Farmers in the Bowen region, home to major capsicum and tomato production, are bracing for potential devastation as Cyclone Debbie thunders slowly towards the north Queensland coast.
Debbie is currently expected to make landfall as a Category 4 cyclone somewhere between Bowen and Ayr on Tuesday morning, putting the agriculture industry at risk.
The Bowen area accounts for more than 90 per cent of Australian tomatoes and more than 95 per cent of capsicum for consumption in September and October.
The region’s agricultural industry is worth around $450 million a year and produces a wide variety of fruit and vegetables, ranging from mangoes and bananas to sweet corn.
Cherry Emerick from the Bowen Gumlu Growers Association said the impact of Cyclone Debbie on local farmers could be quite severe.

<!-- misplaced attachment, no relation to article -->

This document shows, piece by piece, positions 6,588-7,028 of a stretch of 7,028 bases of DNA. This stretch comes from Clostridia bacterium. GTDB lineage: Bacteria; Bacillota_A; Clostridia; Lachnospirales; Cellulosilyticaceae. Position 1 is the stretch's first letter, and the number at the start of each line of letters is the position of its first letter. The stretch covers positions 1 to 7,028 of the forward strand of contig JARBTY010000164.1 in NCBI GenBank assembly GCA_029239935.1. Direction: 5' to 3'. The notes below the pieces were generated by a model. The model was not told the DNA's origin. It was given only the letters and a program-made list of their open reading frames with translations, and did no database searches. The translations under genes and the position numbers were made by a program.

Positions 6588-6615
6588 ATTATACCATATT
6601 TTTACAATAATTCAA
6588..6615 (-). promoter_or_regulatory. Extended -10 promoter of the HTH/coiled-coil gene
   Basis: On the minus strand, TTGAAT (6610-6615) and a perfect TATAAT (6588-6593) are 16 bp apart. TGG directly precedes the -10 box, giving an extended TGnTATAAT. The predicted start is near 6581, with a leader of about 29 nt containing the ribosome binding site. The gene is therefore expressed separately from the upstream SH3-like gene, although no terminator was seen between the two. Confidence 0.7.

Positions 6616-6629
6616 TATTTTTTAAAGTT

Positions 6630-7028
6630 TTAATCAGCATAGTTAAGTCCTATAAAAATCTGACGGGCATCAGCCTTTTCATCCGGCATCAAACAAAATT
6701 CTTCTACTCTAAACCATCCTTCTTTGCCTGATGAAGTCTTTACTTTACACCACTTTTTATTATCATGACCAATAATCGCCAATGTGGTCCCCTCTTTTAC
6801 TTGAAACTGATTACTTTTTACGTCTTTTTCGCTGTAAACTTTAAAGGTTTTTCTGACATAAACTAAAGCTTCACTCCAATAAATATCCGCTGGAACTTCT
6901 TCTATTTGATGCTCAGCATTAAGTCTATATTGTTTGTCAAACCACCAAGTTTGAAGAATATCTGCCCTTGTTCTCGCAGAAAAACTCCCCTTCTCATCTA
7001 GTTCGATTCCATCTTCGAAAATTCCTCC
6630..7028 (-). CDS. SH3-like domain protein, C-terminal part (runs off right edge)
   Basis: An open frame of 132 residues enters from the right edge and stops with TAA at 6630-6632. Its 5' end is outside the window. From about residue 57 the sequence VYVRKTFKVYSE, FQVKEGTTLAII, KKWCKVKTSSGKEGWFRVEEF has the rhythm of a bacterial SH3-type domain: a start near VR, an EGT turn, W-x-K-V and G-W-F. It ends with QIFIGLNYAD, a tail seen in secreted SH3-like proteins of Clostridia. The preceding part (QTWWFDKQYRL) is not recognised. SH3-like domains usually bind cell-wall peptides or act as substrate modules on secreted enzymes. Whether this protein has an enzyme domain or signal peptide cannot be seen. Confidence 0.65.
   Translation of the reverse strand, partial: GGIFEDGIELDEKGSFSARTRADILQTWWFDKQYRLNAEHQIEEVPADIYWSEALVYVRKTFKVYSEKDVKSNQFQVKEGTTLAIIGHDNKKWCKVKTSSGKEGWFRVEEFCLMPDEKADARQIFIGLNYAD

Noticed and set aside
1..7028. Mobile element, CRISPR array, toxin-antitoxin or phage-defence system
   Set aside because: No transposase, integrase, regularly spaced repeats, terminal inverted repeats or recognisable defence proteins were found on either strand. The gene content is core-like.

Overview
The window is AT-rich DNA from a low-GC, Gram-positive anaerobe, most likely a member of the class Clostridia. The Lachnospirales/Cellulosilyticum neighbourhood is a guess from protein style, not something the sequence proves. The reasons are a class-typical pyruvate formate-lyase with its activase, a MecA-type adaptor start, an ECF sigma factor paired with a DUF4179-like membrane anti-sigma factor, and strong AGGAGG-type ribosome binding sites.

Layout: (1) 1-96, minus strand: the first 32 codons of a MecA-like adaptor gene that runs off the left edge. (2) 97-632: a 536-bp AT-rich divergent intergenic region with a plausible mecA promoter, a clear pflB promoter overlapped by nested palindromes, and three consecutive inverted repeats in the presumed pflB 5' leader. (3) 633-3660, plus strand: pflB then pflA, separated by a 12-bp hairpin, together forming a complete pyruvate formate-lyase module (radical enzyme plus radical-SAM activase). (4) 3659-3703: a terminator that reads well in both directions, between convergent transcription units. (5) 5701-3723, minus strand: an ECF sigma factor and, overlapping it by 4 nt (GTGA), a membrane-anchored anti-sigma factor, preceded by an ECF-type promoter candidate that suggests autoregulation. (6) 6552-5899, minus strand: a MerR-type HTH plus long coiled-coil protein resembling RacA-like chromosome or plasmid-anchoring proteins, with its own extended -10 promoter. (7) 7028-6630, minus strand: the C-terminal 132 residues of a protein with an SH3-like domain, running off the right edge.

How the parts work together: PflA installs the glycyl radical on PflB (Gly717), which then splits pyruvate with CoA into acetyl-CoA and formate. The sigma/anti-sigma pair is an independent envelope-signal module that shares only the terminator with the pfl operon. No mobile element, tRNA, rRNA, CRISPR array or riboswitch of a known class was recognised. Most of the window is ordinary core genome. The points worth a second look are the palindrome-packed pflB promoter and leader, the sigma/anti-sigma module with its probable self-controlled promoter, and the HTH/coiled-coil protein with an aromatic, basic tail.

She said locals were anxious and some residents had begun evacuating the area.
“It’s quite difficult to know how bad it’s going to be, it’s dead quiet at the moment and blue skies,” Ms Emerick told AAP.
Queensland Seedlings owner Andrew Paterson said he was very worried about the impact of the cyclone on the farming community.
The company has moved 2.2 million seedlings to safety in the hope it’ll be able to get some crops back up and running.
“It’s important some crops survive but if we get this category (4) we are going to struggle,” Mr Paterson said.
“Hopefully we’ll get through it.”
Brak Pak farm owner Andy Brackley said the timing of the cyclone was very “inconvenient” because seeding started in mid-February.
“Up to February, we can manage it but after that it interferes with our crops,” Mr Brackley said.